Fig. 3. The simulation output for one manoeuvre by Duncan

 The simulation output for one manoeuvre by Duncan

a) The simulated towed array shape during a U-turn manoeuvre

 The simulation output for one manoeuvre by Duncan

b) The simulated towed array shape relative to the tow vessel

Fig. 3(a) shows six snap-shots of the simulated towed array shape during a U-turn manoeuvre. Thin line is towed array, dotted line is vessel track, and thick line is vessel. Simulation starts with vessel at (0, 0) and moving to the right. Vessel speed = 5 m/s, turn radius = 300 m, tow cable length = 400 m. Fig. 3(b) shows the position of the acoustic module of the array relative to the vessel during the same manoeuvre as in Fig. 3(a). Thin line is acoustic module, broken line is remainder of array, and thick line is tow vessel. Numbers are time in seconds from start of simulation.

By using a coupling dynamical model for a towed array system, Zeng et al. [14] predicted the array position relative to the submarine and the lineup of the towed array during U-turn and circular maneuvers. From this, the relationships between the towed array position and the submarine’s velocity, rudder angle and cable length were predicted. The research indicates that, when maneuvering in circles, a steady position of the towed array can be maintained, and that rudder angle and cable length have great influence on the position of the towed array while the submarine’s velocity has little influence.

As shown in Fig. 4, Duncan [15] compares the performance of different beamforming algorithms in a scenario where the tow-vessel executes a constant radius turn. This scenario has the advantage of allowing longer integration times than the U-turn manoeuvre. In Fig. 4, the thick black line is the centre-line of the tow-vessel and the solid red line is the acoustic section of the array.

Fig. 4. Steady-state horizontal plane array shape relative to tow-vessel

 Steady-state horizontal plane array shape relative to tow-vessel

Zhu et al. [16, 17] used a practical towed cable-array system to investigate behavior on turning maneuvers. The results of the simulation shows that drop-down phenomenon happened while turning angle velocity is under about 0.007 rad/s.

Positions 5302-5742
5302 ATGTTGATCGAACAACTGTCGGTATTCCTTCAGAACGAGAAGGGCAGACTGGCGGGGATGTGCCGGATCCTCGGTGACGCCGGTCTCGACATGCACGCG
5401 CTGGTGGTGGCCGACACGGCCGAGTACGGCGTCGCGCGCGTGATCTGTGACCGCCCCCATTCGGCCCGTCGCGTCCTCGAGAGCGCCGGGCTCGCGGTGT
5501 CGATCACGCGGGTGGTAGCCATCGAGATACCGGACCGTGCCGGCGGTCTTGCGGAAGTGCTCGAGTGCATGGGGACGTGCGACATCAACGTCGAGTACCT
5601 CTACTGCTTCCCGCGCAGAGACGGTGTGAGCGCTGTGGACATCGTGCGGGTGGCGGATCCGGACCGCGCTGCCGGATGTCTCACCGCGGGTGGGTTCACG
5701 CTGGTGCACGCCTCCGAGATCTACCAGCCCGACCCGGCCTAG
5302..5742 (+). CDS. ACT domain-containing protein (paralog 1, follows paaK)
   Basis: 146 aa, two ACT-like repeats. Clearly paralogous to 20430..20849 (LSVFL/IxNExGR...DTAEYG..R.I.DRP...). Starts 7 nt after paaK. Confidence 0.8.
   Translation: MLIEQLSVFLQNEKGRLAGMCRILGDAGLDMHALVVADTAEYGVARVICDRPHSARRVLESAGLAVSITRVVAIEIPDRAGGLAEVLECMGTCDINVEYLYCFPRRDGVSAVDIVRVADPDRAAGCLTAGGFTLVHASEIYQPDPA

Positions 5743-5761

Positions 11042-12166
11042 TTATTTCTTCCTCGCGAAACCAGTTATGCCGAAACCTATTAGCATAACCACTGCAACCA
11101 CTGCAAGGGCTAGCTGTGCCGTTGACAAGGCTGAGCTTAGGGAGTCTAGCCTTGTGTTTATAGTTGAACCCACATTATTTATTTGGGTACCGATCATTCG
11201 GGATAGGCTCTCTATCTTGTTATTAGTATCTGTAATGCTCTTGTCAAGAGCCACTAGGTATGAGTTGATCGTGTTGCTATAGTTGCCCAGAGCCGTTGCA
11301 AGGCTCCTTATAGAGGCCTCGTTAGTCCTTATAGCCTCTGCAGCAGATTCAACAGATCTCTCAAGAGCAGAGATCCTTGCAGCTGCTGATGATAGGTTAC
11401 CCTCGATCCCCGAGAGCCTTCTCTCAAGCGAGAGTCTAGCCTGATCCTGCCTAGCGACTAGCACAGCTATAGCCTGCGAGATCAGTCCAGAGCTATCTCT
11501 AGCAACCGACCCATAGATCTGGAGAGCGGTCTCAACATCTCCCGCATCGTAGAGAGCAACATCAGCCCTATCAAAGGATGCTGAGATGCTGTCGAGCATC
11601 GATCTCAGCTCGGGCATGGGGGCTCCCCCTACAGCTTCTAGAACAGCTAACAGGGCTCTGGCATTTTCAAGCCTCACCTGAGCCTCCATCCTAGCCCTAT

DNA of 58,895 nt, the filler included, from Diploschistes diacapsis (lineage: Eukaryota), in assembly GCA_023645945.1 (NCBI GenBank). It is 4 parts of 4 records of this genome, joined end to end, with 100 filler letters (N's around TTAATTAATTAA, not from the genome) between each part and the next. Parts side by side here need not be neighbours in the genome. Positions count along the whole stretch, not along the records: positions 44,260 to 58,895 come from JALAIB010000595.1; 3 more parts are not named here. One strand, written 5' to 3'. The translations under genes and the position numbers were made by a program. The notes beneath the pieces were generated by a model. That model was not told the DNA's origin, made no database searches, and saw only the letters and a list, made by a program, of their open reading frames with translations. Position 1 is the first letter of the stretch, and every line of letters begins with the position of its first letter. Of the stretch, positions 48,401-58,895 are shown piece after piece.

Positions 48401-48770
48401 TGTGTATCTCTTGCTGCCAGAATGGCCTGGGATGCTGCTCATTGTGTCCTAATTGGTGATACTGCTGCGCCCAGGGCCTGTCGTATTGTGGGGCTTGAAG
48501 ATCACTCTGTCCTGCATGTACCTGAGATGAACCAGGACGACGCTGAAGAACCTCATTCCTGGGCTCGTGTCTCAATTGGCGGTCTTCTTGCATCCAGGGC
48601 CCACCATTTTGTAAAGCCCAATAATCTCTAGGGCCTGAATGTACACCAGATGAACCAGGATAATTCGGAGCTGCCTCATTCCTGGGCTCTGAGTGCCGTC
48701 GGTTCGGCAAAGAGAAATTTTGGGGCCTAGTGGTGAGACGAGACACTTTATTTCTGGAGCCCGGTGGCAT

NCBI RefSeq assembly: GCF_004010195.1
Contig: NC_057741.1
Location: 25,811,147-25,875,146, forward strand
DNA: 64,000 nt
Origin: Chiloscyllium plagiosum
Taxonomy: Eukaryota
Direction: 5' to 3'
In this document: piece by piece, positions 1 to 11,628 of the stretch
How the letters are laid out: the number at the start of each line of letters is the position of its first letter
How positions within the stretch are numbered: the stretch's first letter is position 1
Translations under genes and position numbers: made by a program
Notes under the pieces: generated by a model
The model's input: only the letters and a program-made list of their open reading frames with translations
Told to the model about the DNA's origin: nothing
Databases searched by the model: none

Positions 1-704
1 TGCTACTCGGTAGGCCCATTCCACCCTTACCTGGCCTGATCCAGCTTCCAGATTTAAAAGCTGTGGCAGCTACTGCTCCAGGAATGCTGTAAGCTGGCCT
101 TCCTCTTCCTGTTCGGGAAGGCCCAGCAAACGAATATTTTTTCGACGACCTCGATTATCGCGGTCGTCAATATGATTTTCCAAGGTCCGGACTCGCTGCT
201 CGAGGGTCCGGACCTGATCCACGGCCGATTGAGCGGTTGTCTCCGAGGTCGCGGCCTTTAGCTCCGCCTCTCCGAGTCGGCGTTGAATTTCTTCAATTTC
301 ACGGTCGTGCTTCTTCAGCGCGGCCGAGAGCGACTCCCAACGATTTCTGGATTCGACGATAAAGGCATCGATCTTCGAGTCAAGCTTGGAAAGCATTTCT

According to maneuver equation, Liu et al. [18] predicted the motion of ship during turning maneuvers, and got the velocity of ship at the first node of the cable. The velocity was taken into the code of towed cable-array system simulation as boundary condition. The result was used to investigate the behavior of the cable during turning motion of ship and the influence of ship’s turning maneuvers on the cable is discussed.

Wan et al. [19] makes use of the standard LM algorithm to predict the position of array. By analyzing the difference between the position of prediction and true, they indicate that the maximum error of prediction is occurred at both ends of array, and the LM algorithm can predict the position of towed array according to the information generated by itself.

4. Underwater sound propagation

Underwater acoustic signal travels from the sound source, through the sea channel, to the receiving array. The sources of noise are produced mainly by submarine propulsion (propeller noise), mechanical noise and environmental impact. The simulation of mechanical noise is realized by the superposition of sinusoidal harmonic signals with different phase and amplitude. The model is described below [20]:

(1)
s = n i i a n i i s i n 2 π f n i i T t + Φ n i i t + k n i i r n i i ,

here n is the number of line spectrum, ii is the number of harmonics, anii is amplitude, Φnii is the phase difference, knii is a random variable, rnii is uniform random variable.

Propeller noise has been simulated by superimposing the broadband noise and modulation line spectrum noise, and by considering the ocean ambient noise and the noise of wind-driven current [21], based on Mellen’s experimental results and Ross’s noise model [22]. According to the noise model of Ross, the peak frequency and the sound pressure structure above 100 Hz can be expressed as: